‘Songbird of Togo’ reappears at WWI commemoration
Free Press wire reports | 11/21/2018, 6 a.m.
Grammy Award-winning singer-songwriter Angelique Kidjo of Benin reprised a hypnotic work of ethereal beauty by a youthful West African singer at a gathering of world leaders in the French capital of Paris.
Her powerful performance of “Blewu,” or “Patience,” came on Sunday, Nov. 11, during the Armistice Day ceremony at the Arc de Triomphe, where French President Emmanuel Macron and scores of world leaders, including U.S. President Trump, commemorated the 100th anniversary of the end of World War I.
The song “celebrated Peace and the memory of the fallen African soldiers of World War One,” Ms. Kidjo said in a Facebook post.
It was also the long-awaited encore for the music of Bella Bellow, the “Togolese songbird” whose repertoire was just 17 songs when her life and blossoming musical career were cut short in a car crash Dec. 10, 1973, in Togo. She was 27.
Born Georgette Adjoavi Bellow in Tsévié, Togo, to a Togolese father of Nigerian descent and a Ghanaian-origin mother, Ms. Bellow was on the crest of international recognition when she died. While she is known only to a few today, her memory lives on among the French-speaking Togolese.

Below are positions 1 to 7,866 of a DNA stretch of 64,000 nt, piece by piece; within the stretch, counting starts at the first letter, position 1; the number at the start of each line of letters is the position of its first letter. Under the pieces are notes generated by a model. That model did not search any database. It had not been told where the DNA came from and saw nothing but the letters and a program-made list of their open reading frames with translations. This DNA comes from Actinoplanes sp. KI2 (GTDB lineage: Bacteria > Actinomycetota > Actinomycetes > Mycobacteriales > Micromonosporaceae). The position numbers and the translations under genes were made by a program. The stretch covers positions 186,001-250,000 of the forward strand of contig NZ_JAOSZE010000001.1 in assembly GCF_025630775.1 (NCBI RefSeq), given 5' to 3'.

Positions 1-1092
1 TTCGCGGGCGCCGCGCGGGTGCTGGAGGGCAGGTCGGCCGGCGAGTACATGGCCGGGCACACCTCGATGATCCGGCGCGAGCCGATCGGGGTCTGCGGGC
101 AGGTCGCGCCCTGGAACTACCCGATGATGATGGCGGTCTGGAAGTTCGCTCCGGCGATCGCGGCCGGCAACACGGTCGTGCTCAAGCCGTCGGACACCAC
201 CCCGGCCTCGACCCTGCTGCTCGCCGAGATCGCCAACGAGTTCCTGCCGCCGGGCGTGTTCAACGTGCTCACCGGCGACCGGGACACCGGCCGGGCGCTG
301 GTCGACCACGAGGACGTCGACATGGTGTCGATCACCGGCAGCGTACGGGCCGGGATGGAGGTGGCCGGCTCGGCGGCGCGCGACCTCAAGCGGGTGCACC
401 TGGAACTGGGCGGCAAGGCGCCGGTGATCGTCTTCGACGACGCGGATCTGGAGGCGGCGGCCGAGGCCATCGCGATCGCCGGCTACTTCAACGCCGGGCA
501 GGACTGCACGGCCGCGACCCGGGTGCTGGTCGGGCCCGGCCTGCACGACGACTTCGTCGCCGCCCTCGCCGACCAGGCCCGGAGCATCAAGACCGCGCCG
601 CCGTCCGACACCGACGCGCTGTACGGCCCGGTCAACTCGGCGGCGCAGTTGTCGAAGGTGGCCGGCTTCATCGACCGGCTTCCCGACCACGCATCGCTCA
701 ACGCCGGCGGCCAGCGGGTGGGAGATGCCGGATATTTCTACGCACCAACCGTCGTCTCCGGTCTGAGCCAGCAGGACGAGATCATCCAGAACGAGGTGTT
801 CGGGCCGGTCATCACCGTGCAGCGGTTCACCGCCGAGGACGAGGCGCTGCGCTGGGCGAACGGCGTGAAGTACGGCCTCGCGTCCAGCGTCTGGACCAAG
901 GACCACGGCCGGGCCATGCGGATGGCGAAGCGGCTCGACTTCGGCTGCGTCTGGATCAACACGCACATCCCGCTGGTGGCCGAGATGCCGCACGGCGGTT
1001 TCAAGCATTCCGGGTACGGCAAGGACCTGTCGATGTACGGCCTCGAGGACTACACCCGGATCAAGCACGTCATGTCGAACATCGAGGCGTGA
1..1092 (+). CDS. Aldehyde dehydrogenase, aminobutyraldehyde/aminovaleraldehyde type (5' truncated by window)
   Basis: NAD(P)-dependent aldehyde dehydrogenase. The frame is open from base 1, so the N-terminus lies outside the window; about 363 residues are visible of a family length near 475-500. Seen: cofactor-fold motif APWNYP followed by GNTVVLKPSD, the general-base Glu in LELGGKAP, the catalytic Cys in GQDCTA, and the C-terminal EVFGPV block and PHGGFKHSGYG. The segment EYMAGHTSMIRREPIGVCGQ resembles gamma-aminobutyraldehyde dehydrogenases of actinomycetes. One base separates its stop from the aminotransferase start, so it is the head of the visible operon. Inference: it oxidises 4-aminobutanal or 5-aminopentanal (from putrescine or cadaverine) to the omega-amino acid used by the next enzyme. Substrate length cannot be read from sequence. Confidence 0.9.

After receiving a scholarship from President Houphouet Boigny of the Ivory Coast, she studied music briefly in that country. At 19, she performed at the Festival of Black Arts in Dakar, Senegal, and was compared to the songstress of South Africa, Miriam Makeba.
After touring nearly a dozen African countries, Ms. Bellow appeared in a festival in Tunis, which led to invitations in Athens and Rio. She wowed crowds in Bonn, Belgium, Guadeloupe and Guyana where they called her “La blueswoman d’Afrique.”
In Brazil, some 100,000 spectators filled the open-air Maracana Stadium for her Latin American debut.
Many artists offered to propel her career. She briefly partnered with Manu Dibango and recorded with him on several CDs. But Ms. Bellow continued to follow her dream. She worked on her own rhythms that combined Togolese folklore with modern beats. Among her signature tracks is “Zelie,” a ballad in the Kotokoli language of northern Togo about child brides married off to a man they have never seen.
In 1999, the Togolese Postal Service issued a series of stamps with her portrait.
“She’s the African superstar you probably never heard of,” said the BBC’s music expert Ata Ahli Ahelba. “In Togo, she is not forgotten. She’s one of the best singers we ever had.”
Ms. Kidjo wore a long blue Ankara dress with a matching head wrap for her performance.